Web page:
Parish shows off newly slated, refurbished 200-foot spire during Monday morning news conference; next phase of project ahead

DETROIT — It’s craftsmanship and devotion that would make St. Joseph himself proud.

On Sept. 16, Canon Michael Stein, ICKSP, pastor of St. Joseph Oratory in Detroit, stood before members of the media, parishioners, guests and neighbors of the lower east-side parish to announce the completion of the historic restoration of the church’s 200-foot spire.

“Today marks the full restoration of our iconic 200-foot steeple and bell tower,” Canon Stein told media. “This is a historically accurate restoration, using original materials and design; no corners were cut. We installed all-new slate, decorative copper and refurbished some of the existing copper. We removed the wood underlay and replaced it with all new wood. We also did repairs to the bell tower stonework.”

St. Joseph Church was built between 1870 and 1873, with Fr. Joannis Friedland as the founding pastor of the predominately German congregation. The spire was added to the steeple in 1892.

In 2016, heavy winds severely damaged the steeple, forcing a temporary closure of the parish until emergency repairs using a black weather tarp could be made. The renovation of the steeple includes all-new slate, but used as much of the refurbished copper as possible.

The towering steeple is the centerpiece of a three-phase, $2.5 million historic renewal campaign the parish launched in October 2017, which Canon Stein called the “most significant campaign since the completion of the church in the 1800s.”

Other projects included in the campaign include a new east parking lot and electrical system for the church, “both of which are in the process of being completed and are fully funded,” Canon Stein said.

A man peers out from the spire atop St. Joseph Oratory. Detroit Cornice and Slate, the company that built the steeple in 1892, was on hand for the restoration work, which includes new slate and refurbished copper. (Photo by Dan Meloy | Detroit Catholic)

“We’re currently seeking new campaign dollars to complete the church’s exterior stonework restoration,” the priest said. “The most urgent work (includes the) tuckpoint and stone replacement, which is crucial to ending water penetration and preventing further stone displacement and damage.”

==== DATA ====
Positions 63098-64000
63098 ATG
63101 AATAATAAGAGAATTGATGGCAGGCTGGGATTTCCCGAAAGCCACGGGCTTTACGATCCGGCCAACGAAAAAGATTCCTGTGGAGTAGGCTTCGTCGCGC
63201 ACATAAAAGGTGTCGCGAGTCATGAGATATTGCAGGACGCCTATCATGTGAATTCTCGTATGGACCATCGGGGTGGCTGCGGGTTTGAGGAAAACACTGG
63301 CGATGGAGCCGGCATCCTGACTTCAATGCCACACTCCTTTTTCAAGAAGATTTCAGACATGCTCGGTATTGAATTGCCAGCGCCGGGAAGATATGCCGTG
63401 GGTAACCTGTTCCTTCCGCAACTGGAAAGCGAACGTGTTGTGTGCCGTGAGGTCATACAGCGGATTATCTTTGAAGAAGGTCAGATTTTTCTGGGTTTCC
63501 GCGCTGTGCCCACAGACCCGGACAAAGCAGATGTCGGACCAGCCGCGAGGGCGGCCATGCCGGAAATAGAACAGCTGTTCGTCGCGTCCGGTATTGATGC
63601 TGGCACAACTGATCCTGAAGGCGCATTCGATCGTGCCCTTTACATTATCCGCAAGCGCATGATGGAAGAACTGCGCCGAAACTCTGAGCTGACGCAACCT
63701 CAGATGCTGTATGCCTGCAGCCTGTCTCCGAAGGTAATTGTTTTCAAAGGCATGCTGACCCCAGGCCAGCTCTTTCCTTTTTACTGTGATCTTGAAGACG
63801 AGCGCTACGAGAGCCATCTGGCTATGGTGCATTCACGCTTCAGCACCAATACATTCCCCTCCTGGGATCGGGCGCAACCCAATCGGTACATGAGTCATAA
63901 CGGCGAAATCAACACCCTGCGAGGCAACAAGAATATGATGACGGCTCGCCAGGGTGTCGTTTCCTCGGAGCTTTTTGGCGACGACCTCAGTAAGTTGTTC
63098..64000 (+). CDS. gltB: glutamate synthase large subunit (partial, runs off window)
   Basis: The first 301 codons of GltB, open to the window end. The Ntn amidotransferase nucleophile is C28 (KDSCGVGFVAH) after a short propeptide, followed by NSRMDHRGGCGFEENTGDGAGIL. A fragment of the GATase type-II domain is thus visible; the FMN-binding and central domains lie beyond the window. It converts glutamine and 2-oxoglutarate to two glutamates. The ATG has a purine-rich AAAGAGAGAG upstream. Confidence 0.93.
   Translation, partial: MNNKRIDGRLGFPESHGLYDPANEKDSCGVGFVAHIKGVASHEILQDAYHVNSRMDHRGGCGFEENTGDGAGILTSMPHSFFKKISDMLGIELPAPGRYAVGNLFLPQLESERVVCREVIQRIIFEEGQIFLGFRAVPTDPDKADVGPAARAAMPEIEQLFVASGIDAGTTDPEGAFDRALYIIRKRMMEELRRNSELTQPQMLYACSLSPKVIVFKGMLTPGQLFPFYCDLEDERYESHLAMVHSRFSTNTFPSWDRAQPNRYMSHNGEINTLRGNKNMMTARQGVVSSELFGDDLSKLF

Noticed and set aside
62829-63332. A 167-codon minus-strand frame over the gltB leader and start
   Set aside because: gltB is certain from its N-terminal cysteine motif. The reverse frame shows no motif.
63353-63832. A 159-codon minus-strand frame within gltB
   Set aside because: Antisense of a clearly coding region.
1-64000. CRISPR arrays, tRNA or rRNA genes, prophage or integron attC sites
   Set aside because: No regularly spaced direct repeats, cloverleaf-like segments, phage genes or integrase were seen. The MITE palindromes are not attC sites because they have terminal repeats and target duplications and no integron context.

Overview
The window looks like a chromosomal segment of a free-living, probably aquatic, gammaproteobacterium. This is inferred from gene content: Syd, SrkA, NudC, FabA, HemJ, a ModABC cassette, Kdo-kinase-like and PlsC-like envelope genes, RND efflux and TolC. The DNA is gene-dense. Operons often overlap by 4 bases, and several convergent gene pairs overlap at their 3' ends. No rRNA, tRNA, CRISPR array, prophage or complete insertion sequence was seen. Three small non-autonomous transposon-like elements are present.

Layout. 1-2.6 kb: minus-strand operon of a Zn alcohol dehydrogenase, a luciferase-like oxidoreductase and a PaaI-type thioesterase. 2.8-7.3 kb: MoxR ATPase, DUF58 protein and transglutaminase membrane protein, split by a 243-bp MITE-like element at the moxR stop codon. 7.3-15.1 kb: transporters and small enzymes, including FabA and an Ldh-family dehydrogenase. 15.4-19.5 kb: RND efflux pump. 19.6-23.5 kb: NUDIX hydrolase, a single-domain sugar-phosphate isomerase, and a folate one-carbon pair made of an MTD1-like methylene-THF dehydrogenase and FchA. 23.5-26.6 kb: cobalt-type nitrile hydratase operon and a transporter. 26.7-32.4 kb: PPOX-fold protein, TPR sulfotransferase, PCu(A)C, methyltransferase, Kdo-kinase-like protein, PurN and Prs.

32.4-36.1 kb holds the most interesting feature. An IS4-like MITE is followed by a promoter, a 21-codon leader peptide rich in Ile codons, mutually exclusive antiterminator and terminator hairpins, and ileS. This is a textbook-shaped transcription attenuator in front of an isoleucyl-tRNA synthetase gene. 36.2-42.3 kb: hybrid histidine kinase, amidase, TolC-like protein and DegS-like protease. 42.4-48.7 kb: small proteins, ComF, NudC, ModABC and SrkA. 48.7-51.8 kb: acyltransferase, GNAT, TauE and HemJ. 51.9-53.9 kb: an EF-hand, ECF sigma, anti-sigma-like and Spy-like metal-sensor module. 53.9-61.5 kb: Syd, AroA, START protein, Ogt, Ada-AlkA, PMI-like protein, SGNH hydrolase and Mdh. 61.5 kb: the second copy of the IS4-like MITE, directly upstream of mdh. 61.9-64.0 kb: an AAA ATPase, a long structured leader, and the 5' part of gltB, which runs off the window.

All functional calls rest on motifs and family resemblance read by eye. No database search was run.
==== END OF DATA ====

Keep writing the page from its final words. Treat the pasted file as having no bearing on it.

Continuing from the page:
Information about the campaign, which has garnered donations from across the country, can be found at historicrenewal.com.

Work on the steeple was completed by Ferndale-based Detroit Cornice and Slate, a company founded in 1888 on the corner of St. Antoine and East Lafayette in Detroit’s historic Bricktown district. Detroit Cornice and Slate did work on St. Joseph's steeple in 1892 and was on the job again for the renovation in 2019.

“We worked on the steeple the first time it was built, and it’s humbling, very humbling, to do it again,” Kurt Hesse, one of the company's owners, told Detroit Catholic

Detroit Cornice and Slate got its start when Hesse’s great-grandfather, Frank Andrew Hesse, moved to Detroit from Magdeburg, Germany. More than a century after his great-grandfather climbed the St. Joseph steeple to complete the job the first time, Hesse has great respect for the craftsmanship of his forefathers whose work, by and large, is still standing today.

“I’m so impressed with the people who went up in the late 1800s, early 1900s to do this work without the equipment we have today,” Hesse said. “My great-grandfather emigrated here as a tinsmith, met a gentleman in Detroit to fund a startup company for him. That gentleman moved to Toledo to start another company, so my great-grandfather bought out the company from him, and we’re still standing. We’ve done work at St. Josephat, Ste. Anne’s, the Book Cadillac and the Gem Theater. It’s great to be part of the city.”

A look at the restored St. Joseph Oratory steeple from Jay Street. The steeple work was done by Detroit Cornice and Slate, the same company which built the original steeple in 1892. (Photo by Paul Duda | Detroit Catholic)

Restoration of the heart